Spoke with a U.S. manufacturer the other day regarding the Manufacturing Agreement my law firm’s international manufacturing lawyers are drafting for them. This company has been manufacturing in Asia and in Mexico for more than a decade and their COO quickly let me know that one of the things that drives him nuts is how his Chinese manufacturers “change prices” on him, no matter what the contract says. He then asked if our Manufacturing Agreement could stop that. My response was “probably not” and then I explained to him why stopping it might not be such a good thing anyway.
“Take your widgets,” I said (actually I mentioned his actual product, but you know what I mean). “Stainless steel is a big part of that. If we put in your contract that your widgets have to remain at X price for three years, we may be asking for trouble. What happens if the price of steel doubles during that time,” I asked. “I’ll tell you what will happen,” I said. “Your Chinese manufacturer will either go back to you and ask to raise its prices in light of its greatly increased costs for stainless steel or it will secretly start replacing some of the stainless steel in your widget. Which would you prefer?”
His response was pretty much as follows:
I get it. You are right and I know that because that is exactly what keeps happening to me. The manufacturers start changing their products for me and always for the worse. Sometimes they do come back to me and ask for a price increase and then we negotiate one.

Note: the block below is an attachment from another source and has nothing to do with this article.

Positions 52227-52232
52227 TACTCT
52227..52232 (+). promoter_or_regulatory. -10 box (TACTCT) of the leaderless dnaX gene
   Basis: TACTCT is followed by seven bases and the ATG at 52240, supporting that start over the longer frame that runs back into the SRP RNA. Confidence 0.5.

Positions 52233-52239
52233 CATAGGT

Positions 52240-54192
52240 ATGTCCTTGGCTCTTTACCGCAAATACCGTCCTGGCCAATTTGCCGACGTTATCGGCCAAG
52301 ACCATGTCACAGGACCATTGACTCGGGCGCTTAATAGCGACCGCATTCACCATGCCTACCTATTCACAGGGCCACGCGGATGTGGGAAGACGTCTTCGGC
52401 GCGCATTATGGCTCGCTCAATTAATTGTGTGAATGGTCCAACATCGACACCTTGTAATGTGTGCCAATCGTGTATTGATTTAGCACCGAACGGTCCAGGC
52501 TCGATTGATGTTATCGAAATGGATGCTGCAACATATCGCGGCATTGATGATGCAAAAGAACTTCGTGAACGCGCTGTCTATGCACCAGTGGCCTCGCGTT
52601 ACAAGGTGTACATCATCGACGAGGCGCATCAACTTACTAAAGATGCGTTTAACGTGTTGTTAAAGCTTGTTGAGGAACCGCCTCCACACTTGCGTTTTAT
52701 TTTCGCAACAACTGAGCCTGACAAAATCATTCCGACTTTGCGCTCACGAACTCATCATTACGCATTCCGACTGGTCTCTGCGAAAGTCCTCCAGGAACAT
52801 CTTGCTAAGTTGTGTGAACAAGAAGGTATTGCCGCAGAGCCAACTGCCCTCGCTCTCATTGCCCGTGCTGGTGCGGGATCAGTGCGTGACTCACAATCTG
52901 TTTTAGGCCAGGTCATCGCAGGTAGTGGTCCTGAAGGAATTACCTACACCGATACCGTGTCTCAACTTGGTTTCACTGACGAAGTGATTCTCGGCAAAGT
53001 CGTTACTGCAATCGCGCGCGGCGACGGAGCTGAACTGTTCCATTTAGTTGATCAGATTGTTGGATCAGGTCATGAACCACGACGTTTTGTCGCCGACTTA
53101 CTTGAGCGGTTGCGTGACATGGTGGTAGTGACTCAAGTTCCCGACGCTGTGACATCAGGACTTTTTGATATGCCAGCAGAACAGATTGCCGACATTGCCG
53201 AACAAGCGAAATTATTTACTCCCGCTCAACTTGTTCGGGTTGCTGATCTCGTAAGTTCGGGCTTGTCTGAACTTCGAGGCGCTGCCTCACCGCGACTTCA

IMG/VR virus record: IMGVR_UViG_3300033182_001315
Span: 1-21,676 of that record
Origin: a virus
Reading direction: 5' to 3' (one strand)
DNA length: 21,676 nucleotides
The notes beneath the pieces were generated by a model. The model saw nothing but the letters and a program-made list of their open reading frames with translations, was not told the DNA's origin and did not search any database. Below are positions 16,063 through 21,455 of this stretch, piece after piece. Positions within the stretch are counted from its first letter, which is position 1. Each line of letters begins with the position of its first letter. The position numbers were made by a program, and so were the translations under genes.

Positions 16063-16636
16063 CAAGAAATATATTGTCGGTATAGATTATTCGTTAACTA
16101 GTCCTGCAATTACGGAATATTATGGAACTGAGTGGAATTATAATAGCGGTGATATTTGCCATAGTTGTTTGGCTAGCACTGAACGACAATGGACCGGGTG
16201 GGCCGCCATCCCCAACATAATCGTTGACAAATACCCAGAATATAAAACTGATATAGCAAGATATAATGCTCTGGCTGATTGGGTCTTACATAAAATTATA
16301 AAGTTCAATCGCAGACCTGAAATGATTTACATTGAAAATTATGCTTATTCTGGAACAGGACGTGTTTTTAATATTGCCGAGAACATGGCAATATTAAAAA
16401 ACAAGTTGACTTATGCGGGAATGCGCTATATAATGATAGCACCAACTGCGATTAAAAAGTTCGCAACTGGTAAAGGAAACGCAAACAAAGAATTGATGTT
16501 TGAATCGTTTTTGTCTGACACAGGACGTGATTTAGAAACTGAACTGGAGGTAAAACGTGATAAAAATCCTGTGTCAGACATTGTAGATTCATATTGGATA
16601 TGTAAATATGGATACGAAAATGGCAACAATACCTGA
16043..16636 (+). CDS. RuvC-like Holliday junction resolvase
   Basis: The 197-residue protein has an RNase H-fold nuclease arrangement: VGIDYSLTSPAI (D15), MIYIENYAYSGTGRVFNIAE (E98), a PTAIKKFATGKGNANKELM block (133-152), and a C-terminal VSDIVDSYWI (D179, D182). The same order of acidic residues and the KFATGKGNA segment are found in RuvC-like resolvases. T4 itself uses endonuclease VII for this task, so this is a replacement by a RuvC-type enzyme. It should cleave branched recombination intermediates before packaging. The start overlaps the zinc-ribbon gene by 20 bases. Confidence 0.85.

We talked a bit more and he agreed that the manufacturers that came back to ask for price increases were overall much better manufacturers than those that secretly changed the product and that he was no longer doing business with any of those.
I then told him that the best way to handle pricing in his situation is usually by setting a price for maybe a year, but be ready to be flexible even on that. I then noted that many factories do not hedge their material goods pricing and that for right now at least, adjusting prices, no matter what a contract says is still pretty common.
I then asked him whether his company does anything to hedge against exchange rate risk and he said no and I connected him to a bank to see whether that might be a way it could reduce its product price fluctuation risks.
Nobody ever said having your products made overseas would be easy.
What do you think?